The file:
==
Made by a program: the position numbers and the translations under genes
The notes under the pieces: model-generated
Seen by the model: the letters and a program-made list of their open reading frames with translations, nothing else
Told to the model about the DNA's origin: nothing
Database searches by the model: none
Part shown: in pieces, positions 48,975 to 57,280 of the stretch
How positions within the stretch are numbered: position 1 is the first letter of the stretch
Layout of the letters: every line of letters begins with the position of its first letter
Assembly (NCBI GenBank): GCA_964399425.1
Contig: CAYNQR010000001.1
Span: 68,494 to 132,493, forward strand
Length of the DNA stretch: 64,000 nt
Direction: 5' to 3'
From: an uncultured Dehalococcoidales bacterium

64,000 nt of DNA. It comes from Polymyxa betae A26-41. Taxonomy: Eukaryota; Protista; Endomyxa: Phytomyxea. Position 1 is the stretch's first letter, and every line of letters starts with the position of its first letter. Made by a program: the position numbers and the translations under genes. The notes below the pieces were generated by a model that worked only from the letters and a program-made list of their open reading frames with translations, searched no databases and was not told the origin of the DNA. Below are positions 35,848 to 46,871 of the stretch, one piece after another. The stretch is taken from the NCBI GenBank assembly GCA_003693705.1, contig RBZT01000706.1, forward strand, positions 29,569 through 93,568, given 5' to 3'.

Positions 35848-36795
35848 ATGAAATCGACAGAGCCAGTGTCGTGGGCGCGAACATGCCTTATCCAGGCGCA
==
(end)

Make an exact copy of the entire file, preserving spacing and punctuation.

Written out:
Made by a program: the position numbers and the translations under genes
The notes under the pieces: model-generated
Seen by the model: the letters and a program-made list of their open reading frames with translations, nothing else
Told to the model about the DNA's origin: nothing
Database searches by the model: none
Part shown: in pieces, positions 48,975 to 57,280 of the stretch
How positions within the stretch are numbered: position 1 is the first letter of the stretch
Layout of the letters: every line of letters begins with the position of its first letter
Assembly (NCBI GenBank): GCA_964399425.1
Contig: CAYNQR010000001.1
Span: 68,494 to 132,493, forward strand
Length of the DNA stretch: 64,000 nt
Direction: 5' to 3'
From: an uncultured Dehalococcoidales bacterium

64,000 nt of DNA. It comes from Polymyxa betae A26-41. Taxonomy: Eukaryota; Protista; Endomyxa: Phytomyxea. Position 1 is the stretch's first letter, and every line of letters starts with the position of its first letter. Made by a program: the position numbers and the translations under genes. The notes below the pieces were generated by a model that worked only from the letters and a program-made list of their open reading frames with translations, searched no databases and was not told the origin of the DNA. Below are positions 35,848 to 46,871 of the stretch, one piece after another. The stretch is taken from the NCBI GenBank assembly GCA_003693705.1, contig RBZT01000706.1, forward strand, positions 29,569 through 93,568, given 5' to 3'.

Positions 35848-36795
35848 ATGAAATCGACAGAGCCAGTGTCGTGGGCGCGAACATGCCTTATCCAGGCGCA